Two days before Thanksgiving, Bob Bressan was in the throes of organizing the Charlottesville Albemarle Technical Education Center’s 12th annual Thanksgiving fundraiser. He was rattling off orders for walnut stuffing and ham biscuits, reminding students to take turkey gravy off the stove, and running pots and pans through the dishwasher.
“It’s organized chaos,” said Bressan, CATEC’S culinary arts director. “You have to look at it in pieces. If you look at the whole thing, even for me, it’s kind of frightening.”
This year’s feast offered a 22-item menu designed to feed about 170 families. It’s also an opportunity for real-world business experience for CATEC’S students.
The school’s curriculum is competency-based, and requires students to demonstrate proficiency of one concept before moving to the next. This style of learning paired with an event like the fundraiser, Bressan said, is a good match.
Second-year student Mikala Dabney, who said her grandmother started teaching her to cook when Mikala was 4, took a break from rolling dough for biscuits and consulting with another student about the amount of egg in the pumpkin cheescake to explain what she likes about the CATEC program: it’s active learning.
“I like being hands-on,” Dabney said. “We have catering jobs and stuff to do and lots of things to make.”
The annual Thanksgiving project has fetched the Culinary Arts program as much as $8,000 in past years, and Bressan expects another good year in 2013. The funds allow second-year students to visit culinary arts programs and cultural centers, such as New York—experiences, Bressan said, that provide more real-world experience. In March, students will travel to the New England Culinary Institute in Montpelier, Vermont.
Bressan, a self-taught chef, learned the industry ropes in the early 1970’s by catering part-time as graduate student at the University of Virginia. As business picked up, however, he found himself running his own catering company.
Nearly 40 years later, CATEC Director Adam Hastings said Bressan’s leadership has lead to the Culinary Arts program’s success, and to engagement with prestigious schools like the Culinary Institute of America.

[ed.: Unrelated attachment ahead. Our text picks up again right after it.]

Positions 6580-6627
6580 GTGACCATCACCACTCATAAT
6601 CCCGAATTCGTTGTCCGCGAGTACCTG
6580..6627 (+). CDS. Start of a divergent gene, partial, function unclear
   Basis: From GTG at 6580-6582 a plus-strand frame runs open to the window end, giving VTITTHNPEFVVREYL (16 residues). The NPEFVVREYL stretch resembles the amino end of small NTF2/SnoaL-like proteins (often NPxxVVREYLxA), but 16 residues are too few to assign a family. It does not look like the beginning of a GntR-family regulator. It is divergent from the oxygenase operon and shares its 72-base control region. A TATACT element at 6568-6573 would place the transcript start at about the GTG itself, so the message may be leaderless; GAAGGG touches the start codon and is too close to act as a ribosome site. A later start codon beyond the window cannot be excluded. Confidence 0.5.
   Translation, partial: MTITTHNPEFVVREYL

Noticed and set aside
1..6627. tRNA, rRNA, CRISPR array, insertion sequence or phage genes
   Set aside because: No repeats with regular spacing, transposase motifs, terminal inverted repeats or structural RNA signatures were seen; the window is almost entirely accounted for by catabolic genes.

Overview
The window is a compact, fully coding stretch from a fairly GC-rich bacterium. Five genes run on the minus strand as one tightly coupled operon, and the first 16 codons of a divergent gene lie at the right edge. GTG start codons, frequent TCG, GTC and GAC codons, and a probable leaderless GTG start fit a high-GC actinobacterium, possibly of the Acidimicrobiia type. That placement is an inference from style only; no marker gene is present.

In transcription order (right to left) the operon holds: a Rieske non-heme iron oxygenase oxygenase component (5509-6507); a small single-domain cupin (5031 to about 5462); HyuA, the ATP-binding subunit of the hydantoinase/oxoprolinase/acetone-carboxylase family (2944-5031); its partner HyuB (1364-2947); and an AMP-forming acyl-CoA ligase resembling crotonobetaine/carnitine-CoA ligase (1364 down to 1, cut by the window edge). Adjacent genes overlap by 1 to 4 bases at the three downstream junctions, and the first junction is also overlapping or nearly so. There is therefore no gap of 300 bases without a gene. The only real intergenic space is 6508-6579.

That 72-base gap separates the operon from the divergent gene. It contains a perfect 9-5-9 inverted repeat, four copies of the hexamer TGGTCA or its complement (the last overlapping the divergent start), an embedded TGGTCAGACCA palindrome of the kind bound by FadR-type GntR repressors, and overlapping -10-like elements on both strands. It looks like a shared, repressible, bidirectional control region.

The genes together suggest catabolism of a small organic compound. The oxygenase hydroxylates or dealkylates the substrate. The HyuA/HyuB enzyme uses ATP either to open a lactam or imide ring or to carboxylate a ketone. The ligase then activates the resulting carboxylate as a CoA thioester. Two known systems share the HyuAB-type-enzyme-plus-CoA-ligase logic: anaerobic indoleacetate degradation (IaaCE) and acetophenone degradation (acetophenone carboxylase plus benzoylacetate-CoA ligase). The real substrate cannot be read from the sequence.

Despite the emphasis on career-readiness and money, Bressan said, the event reminds him to be grateful for other things.
“I’m thankful for a great place to work, my health, and for the students, who years down the road, we will see their success,” he said.
Local classrooms receive design award
The Virginia Schools Boards Association has honored Buford Middle School and Charlottesville-based VMDO Architects with a “gold” design award for their newly renovated science labs at the middle school. The project was one of five in the Commonwealth to receive the commendation.
The renovation modernized Buford’s four existing science classrooms into state-of-the-art labs that aim to help teach science concepts through the lens of engineering and advanced manufacturing technology, such as 3-D printing. The project also marks the start of the Commonwealth Engineering Design Academies, a laboratory school partnership with the University of Virginia’s School of Engineering and Applied Science, and the Curry School of Education.
“The Gold Design Award testifies, not only to the innovative architectural solution, but also to the critical importance of visionary leadership and effective collaboration,” VMDO architect Steve Davis, the project’s designer, said. “With the new Design Academy, the city has established a new standard for middle school STEM education.”
“When parents come to pick up their kids, they often swing by to see the labs,” Buford Principal Eric Johnson said. “Former students have come back from the high school, too — they want to see how nice it is.”